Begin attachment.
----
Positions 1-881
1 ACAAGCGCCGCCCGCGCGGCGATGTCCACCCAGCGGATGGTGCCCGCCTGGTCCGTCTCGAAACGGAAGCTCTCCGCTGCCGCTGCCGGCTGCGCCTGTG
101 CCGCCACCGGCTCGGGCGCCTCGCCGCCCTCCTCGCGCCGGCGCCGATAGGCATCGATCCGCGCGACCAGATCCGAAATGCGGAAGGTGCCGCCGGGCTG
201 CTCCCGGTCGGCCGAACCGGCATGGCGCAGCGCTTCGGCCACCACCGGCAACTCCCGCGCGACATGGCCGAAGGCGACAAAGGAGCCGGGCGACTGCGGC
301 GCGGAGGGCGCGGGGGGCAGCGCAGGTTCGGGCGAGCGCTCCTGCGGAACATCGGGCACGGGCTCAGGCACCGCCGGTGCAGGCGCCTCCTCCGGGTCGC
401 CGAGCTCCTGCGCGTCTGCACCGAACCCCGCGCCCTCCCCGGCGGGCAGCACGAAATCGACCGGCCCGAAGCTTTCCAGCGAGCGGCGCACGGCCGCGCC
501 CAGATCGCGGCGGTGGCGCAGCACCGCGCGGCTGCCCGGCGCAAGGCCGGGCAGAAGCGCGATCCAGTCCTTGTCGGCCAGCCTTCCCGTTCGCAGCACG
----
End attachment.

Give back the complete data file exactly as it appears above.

Positions 1-881
1 ACAAGCGCCGCCCGCGCGGCGATGTCCACCCAGCGGATGGTGCCCGCCTGGTCCGTCTCGAAACGGAAGCTCTCCGCTGCCGCTGCCGGCTGCGCCTGTG
101 CCGCCACCGGCTCGGGCGCCTCGCCGCCCTCCTCGCGCCGGCGCCGATAGGCATCGATCCGCGCGACCAGATCCGAAATGCGGAAGGTGCCGCCGGGCTG
201 CTCCCGGTCGGCCGAACCGGCATGGCGCAGCGCTTCGGCCACCACCGGCAACTCCCGCGCGACATGGCCGAAGGCGACAAAGGAGCCGGGCGACTGCGGC
301 GCGGAGGGCGCGGGGGGCAGCGCAGGTTCGGGCGAGCGCTCCTGCGGAACATCGGGCACGGGCTCAGGCACCGCCGGTGCAGGCGCCTCCTCCGGGTCGC
401 CGAGCTCCTGCGCGTCTGCACCGAACCCCGCGCCCTCCCCGGCGGGCAGCACGAAATCGACCGGCCCGAAGCTTTCCAGCGAGCGGCGCACGGCCGCGCC
501 CAGATCGCGGCGGTGGCGCAGCACCGCGCGGCTGCCCGGCGCAAGGCCGGGCAGAAGCGCGATCCAGTCCTTGTCGGCCAGCCTTCCCGTTCGCAGCACG